Eve & Adam opens with the horrific accident that sets the events of the book into motion. Among other injuries, Eve’s leg is severed above the knee. Eve is rushed to the hospital for treatment, but just as quickly, her mother races her away again, to the headquarters of her biomedical business. In the ambulance, Eve meets Solo, a boy with a mysterious connection with Eve’s mother. A boy raised and educated by Spiker Pharmaceuticals, a boy who knows more about Eve than she knows herself.
The blurb–and the buzz–for this book suggest that Eve’s creation of Adam is the central plot in the book, but it really isn’t. It’s true that Eve’s creation of the perfect boy is both central and important to the books overall theme, but Eve’s story really centers around her relationships; the ones she has with her mother, her best friend, Solo, and even herself. Sometimes I think the book couldn’t really decide what it wanted to be about–an exploration of ethics and science or a coming-of-age tale. Not surprising, really, considering the alternating narratives. Eve’s story focused on relationships and Solo’s on the loneliness of revenge. In a way, this was disappointing because I was expecting more about Adam and the frightening, can’t-look-away concept of playing God and creating human beings to our own specifications.
I enjoyed Eve & Adam, but it was wide of the mark in terms of my really liking it. Primarily this was because of the emotional disconnect. Both Eve and Solo are incredibly rational. There’s a lot of thinking in this story. It was probably the first time I’ve read a first-person narrative and come away feeling like I never related to the characters. I was told about their emotions, and I observed them, but in a detached way. And if I don’t emotionally resonate with the characters, well…it’s not good. It’s just not good at all.
Eve & Adam was a decent way to pass the time while I was driving around in my car. Is that damning it with faint praise? Probably. As often happens with co-written books, I found it more interesting to speculate on how the two authors collaborated while they were writing. If they wrote a sequel, would I read it? Maybe. But I’m not going to spend any time feeling sad if they don’t write one. (less)
Doomed was a book I wanted to like, but couldn’t. The premise is entirely promising–an update of the clas...moreThis review was first posted on Ruby's Reads.
Doomed was a book I wanted to like, but couldn’t. The premise is entirely promising–an update of the classic Greek Pandora myth is enough to pique my interest. What is not so successful is the execution. Right from the start, Doomed and I got off on the wrong foot, since immediately it falls into one of my YA Pet Peeves: The Absent, Neglectful Parent Who Leaves the Heroine Home Alone For Long Periods of Time. It’s rare that an author can pull off Absent Parent Syndrome without triggering thoughts of plot contrivance. Doomed was not one of those rare times, and that meant that I began the book giving it a hoary eye.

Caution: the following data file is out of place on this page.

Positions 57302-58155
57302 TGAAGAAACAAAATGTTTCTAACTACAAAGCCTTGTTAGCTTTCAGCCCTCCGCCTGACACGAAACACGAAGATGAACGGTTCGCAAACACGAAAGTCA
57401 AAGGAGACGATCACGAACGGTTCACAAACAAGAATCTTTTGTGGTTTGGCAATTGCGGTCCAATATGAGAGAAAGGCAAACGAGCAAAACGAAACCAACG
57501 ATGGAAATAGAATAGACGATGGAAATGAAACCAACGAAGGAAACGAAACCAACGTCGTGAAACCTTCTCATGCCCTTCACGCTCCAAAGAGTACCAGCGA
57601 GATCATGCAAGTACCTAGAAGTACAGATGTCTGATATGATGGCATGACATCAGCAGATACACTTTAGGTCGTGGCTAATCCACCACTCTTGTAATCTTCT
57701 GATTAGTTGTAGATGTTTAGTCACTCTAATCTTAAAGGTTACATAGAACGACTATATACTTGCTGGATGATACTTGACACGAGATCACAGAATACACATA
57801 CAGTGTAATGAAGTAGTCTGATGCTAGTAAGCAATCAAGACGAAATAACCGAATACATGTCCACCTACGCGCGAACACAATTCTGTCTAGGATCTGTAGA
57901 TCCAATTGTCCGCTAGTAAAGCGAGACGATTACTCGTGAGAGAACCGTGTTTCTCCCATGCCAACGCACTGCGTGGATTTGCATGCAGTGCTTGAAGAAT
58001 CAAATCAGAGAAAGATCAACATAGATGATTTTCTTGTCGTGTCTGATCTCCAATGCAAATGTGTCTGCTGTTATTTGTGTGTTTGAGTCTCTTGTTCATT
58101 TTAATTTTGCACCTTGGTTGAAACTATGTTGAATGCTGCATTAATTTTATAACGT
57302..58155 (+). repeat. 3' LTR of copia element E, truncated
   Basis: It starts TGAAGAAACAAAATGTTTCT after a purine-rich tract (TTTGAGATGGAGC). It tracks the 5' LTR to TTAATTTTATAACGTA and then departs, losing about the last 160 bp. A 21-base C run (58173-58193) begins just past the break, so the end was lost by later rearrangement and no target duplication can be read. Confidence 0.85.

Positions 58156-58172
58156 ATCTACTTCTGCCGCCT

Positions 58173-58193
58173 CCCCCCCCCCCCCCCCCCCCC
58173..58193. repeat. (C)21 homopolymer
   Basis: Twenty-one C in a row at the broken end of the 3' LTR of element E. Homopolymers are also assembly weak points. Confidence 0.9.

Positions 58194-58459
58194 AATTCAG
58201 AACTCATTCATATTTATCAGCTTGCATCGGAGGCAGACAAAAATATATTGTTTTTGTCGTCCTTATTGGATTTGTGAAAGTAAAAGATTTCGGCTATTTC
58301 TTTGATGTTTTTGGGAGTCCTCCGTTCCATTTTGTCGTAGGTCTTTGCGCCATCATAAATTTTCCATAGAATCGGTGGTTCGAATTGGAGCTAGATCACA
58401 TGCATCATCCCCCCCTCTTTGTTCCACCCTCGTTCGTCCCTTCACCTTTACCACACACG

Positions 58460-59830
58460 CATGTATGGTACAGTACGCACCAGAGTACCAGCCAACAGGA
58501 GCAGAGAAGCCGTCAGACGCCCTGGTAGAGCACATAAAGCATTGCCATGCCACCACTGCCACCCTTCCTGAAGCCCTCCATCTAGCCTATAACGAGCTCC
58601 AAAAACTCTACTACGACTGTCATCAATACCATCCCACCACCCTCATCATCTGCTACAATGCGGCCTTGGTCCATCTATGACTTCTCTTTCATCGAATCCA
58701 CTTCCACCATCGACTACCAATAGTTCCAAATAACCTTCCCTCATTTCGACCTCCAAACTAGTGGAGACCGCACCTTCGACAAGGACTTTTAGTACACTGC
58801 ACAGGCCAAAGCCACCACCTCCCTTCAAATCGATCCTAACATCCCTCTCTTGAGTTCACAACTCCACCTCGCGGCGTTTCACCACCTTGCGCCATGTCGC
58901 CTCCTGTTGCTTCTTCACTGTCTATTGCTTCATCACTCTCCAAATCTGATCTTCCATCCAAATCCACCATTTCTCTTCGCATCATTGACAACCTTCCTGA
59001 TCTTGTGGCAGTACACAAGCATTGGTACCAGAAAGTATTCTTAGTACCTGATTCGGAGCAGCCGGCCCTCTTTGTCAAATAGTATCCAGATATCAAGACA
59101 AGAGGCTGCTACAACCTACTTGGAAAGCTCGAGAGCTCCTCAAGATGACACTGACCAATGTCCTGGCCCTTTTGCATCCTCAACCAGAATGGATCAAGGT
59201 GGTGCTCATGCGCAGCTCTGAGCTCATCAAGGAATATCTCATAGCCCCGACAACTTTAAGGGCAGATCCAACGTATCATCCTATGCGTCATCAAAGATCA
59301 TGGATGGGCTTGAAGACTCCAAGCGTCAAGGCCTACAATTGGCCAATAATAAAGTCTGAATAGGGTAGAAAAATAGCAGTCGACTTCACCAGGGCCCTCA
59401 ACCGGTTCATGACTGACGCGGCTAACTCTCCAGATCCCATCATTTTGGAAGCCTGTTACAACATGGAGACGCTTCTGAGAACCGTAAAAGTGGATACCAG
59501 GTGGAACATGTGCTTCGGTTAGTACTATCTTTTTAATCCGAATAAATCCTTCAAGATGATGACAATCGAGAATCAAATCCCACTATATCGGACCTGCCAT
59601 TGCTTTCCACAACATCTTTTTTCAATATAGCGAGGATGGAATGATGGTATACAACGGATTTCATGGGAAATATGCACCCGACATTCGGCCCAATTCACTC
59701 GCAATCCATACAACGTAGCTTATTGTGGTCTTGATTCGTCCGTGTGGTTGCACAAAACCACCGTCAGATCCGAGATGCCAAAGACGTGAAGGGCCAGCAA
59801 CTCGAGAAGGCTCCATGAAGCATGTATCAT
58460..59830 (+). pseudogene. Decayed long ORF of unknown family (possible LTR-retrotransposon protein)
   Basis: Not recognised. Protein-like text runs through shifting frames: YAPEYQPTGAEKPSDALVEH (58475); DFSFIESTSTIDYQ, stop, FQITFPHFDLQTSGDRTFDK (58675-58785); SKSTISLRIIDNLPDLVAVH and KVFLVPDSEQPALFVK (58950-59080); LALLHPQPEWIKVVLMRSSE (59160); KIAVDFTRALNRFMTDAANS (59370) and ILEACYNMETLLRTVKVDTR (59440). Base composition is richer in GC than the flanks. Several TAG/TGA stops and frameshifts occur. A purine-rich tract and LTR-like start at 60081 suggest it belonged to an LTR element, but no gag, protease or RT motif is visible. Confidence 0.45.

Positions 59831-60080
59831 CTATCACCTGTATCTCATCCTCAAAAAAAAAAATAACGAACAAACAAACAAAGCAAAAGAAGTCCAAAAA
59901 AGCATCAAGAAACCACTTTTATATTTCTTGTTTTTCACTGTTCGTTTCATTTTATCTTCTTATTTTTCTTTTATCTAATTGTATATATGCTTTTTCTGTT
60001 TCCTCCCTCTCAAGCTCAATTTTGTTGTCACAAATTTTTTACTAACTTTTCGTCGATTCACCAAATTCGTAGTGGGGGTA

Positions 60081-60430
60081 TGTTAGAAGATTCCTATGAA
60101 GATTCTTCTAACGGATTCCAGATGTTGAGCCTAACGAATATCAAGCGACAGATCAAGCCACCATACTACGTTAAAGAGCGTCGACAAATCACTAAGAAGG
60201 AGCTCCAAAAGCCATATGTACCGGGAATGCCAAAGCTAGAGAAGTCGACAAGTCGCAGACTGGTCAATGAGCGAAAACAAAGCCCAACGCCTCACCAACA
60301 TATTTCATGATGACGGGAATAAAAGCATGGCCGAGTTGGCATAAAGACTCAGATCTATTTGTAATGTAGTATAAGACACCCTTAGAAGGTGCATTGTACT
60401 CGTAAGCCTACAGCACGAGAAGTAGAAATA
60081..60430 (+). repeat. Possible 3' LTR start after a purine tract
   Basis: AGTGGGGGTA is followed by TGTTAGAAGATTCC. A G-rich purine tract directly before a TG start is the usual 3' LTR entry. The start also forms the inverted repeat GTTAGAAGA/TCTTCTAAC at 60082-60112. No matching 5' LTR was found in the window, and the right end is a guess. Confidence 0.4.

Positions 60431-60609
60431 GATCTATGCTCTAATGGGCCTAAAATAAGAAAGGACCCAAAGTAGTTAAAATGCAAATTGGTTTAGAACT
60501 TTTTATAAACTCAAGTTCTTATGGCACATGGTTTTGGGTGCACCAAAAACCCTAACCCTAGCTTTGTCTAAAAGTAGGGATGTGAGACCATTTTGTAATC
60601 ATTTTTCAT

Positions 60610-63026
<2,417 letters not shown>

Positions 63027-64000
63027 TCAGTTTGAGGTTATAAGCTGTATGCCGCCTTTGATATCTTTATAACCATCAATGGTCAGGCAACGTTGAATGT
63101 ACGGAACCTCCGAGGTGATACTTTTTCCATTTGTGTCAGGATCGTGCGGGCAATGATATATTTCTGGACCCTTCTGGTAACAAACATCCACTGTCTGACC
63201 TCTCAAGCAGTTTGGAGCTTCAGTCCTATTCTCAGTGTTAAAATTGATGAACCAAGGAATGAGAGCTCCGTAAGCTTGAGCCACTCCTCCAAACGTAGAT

From there, Doomed did not improve. When Pandora releases the virus that triggers the apocalypse, things start happening fast, and this irritated me for two reasons. One, there were great leaps of logic that had me scratching my head. More than once I found myself wondering how Pandora and her two male companions–Theo and Eli–came up with the theories they did, or had such faith in their veracity. In a time of such chaos, such surety came across as foolhardy.
The second reason was pretty specific. In the book, Pandora and her friends go out for pizza just as the apocalypse is beginning. There’s mass panic because people don’t have cash to pay for their food and the credit card machines don’t work. I’ve worked in retail, and it’s true that computer malfunctions and power outages are major inconveniences, but you know what? The store I worked at never let that stop them. They stayed open and took imprints of credit cards come hell or high water. And I also found it hard to believe that the apocalypse would begin at a pizza joint.
What I’m saying is this: Considering the nature of Doomed apocalypse, the speed at which the society unraveled felt forced. I didn’t buy into the urgency and that made the rest of the book fall flat for me. Add that to my belief that Pandora & Co were making bewildering leaps in logic and and eye-rollingly painful love triangle you get one unhappy reader. I love books that take place during the apocalypse–but not even the genre could save Doomed.(less)
I’ve never been so happy to be proven wrong about self-published books. And All the Stars is the...moreThis review was first posted on http://rubysreads.com.
I’ve never been so happy to be proven wrong about self-published books. And All the Stars is the kind of book I’m always searching for, regardless of who published it. Well-written, tightly plotted and titillatingly characterized, here lies a masterwork. In fact, I’m kind of surprised that this book hasn’t gotten more buzz. I heard about it on The Booksmuggler’s blog (it was featured on their Radar and then Ana reviewed it), but it was sheer happenstance that I saw it on NetGalley. I requested it on a whim–everyone probably knows by now that I’m on a NetGalley ban–and was lost in the story before I even knew it.